Submitted to: Journal of Nematology
Publication Type: Peer Reviewed Journal
Publication Acceptance Date: May 28, 2002
Publication Date: November 25, 2002
Citation: THIES, J.A., FERY, R.L. HOST PLANT RESISTANCE AS AN ALTERNATIVE TO METHYL BROMIDE FOR MANAGING MELOIDOGYNE INCOGNITA IN PEPPER. JOURNAL OF NEMATOLOGY. 2002. v.34. p.374-377. Interpretive Summary: The southern root-knot nematode (Meloidogyne incognita) infects the roots of sweet and hot peppers causing root damage, stunting of the plants, and subsequent losses in fruit yield. Fumigation of soil with methyl bromide before planting is currently used to control root-knot nematodes in peppers and other high value vegetable crops. However, methyl bromide is an ozone- depleting substance and has been targeted for removal from production and use in the U.S. and other developed countries by 2005. Thus, it is urgent that alternative methods to methyl bromide are discovered that are safe and effective for managing root-knot nematodes. In this study, we demonstrated that the host plant resistance of the pepper cultivar 'Carolina Cayenne' is highly effective against root-knot nematodes. 'Carolina Cayenne' exhibited minimal root galling, supported very few root-knot nematodes, and suffered no yield loss when grown in nematode-infested soils that were not treated with methyl bromide. The exceptionally high resistance exhibited by 'Carolina Cayenne' provides an alternative to methyl bromide for managing root-knot nematodes in pepper and will be an excellent source of resistance for the development of new resistant pepper cultivars.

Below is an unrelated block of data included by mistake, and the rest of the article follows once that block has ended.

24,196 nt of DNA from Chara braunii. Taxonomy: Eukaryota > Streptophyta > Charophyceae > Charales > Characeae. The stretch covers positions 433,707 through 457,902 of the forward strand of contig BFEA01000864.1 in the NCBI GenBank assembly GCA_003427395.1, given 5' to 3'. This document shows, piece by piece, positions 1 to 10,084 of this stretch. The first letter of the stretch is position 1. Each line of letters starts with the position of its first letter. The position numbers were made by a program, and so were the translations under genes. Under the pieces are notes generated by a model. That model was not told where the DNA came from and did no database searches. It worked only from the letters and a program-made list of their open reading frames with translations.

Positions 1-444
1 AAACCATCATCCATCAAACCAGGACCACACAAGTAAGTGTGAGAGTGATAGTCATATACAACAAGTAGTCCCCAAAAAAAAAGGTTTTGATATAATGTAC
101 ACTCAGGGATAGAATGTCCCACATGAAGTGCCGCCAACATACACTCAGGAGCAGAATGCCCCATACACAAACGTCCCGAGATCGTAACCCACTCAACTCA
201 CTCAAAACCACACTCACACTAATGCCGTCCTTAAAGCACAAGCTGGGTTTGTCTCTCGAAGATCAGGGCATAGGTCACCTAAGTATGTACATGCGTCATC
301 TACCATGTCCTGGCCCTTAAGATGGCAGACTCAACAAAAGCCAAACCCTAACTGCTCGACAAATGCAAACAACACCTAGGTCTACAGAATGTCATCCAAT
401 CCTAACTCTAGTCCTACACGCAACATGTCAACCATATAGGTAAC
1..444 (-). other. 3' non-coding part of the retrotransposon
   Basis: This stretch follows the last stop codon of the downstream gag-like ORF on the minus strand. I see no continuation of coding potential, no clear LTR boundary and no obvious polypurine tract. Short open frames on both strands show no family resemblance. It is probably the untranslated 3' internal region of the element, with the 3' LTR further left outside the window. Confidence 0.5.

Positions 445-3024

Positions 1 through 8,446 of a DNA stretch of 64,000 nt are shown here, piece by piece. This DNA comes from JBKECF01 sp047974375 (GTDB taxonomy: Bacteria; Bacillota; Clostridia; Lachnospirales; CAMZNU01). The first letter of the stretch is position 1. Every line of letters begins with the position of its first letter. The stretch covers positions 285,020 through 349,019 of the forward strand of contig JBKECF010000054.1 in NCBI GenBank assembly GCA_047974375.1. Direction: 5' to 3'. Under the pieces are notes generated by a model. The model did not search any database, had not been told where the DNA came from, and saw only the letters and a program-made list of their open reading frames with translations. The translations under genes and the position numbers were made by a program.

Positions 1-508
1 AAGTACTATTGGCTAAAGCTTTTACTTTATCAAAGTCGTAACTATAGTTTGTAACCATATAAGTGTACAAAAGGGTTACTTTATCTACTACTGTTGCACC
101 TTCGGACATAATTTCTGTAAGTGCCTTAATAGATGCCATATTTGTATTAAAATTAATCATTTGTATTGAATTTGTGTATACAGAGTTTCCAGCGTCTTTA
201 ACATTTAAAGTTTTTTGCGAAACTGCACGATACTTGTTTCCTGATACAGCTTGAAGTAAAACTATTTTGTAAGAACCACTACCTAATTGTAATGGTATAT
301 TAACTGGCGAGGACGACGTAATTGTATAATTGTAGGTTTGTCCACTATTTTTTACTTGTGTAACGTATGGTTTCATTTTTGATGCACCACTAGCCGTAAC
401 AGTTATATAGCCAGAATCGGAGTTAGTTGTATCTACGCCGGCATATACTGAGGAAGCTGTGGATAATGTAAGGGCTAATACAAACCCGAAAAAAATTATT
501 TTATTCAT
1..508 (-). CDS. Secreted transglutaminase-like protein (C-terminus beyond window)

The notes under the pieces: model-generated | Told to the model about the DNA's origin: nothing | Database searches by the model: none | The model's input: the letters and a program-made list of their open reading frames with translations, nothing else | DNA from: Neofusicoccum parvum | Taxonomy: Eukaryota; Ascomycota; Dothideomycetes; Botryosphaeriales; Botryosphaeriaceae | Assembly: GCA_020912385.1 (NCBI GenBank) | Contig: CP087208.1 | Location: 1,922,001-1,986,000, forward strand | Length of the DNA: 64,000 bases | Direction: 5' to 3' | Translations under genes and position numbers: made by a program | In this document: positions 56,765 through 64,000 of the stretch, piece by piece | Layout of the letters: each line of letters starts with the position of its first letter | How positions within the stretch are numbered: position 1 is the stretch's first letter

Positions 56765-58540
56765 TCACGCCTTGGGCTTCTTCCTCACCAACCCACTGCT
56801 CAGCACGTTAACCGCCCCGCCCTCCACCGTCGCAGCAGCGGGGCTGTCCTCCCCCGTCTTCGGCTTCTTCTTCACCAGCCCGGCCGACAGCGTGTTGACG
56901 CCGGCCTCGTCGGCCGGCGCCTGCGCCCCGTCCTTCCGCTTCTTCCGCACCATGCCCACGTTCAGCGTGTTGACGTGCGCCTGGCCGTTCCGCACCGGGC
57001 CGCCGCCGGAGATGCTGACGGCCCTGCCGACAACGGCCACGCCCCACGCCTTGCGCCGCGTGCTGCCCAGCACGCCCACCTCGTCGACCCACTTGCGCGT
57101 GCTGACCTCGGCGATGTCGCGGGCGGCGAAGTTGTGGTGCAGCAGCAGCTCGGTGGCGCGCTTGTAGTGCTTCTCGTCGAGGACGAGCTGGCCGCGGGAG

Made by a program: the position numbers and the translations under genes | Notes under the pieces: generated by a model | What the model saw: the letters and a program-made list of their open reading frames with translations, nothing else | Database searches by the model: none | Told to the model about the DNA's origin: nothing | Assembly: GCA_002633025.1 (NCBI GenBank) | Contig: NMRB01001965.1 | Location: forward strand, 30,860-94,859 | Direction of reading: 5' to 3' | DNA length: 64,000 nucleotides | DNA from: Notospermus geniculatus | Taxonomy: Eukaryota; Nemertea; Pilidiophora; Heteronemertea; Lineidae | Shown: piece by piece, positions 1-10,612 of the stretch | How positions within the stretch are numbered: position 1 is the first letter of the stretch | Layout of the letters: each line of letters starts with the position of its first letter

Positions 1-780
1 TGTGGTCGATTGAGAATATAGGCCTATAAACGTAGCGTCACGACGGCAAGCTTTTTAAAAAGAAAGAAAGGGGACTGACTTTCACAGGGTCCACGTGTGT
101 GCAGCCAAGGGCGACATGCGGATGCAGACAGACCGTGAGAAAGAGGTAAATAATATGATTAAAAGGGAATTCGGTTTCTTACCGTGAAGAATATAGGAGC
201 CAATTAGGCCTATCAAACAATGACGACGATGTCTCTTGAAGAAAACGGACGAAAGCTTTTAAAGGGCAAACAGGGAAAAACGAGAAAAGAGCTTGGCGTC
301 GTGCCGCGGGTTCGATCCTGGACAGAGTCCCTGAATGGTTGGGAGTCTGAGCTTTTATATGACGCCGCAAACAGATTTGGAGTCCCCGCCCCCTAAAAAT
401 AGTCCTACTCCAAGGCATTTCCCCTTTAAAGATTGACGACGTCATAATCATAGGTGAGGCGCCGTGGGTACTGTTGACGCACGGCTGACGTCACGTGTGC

Technical Abstract: A field study was conducted to compare pre-plant soil fumigation with methyl bromide and host resistance to Meloidogyne incognita (Mi) for managing southern root-knot nematode (RKN) in pepper (Capsicum annuum). Three pepper cultivars ('Carolina Cayenne'- CC, 'Keystone Resistant Giant' - KRG, and 'California Wonder' - CW) were evaluated in combination with pre-plant soil fumigation with methyl bromide [98% CH3Br : 2% Ccl3NO2] and an untreated control. CC is highly resistant, KRG is susceptible, and CW is highly susceptible. Methyl bromide treatment: None of the cultivars exhibited root galling and all had low RKN reproduction, indicating that methyl bromide was very effective in controlling Mi. Non-fumigated control: CC was highly resistant; root galling and nematode reproduction were minimal and fruit yields were not reduced. KRG was moderately susceptible; root galling was moderate and nematode reproduction was moderately high. However, yields of KRG were not reduced, suggesting that KRG may be somewhat tolerant to Mi. CW was susceptible; root galling was severe, nematode reproduction was high, and fruit yields were reduced (P<0.05). The exceptionally high resistance exhibited by CC provides an alternative to methyl bromide for managing RKN in pepper.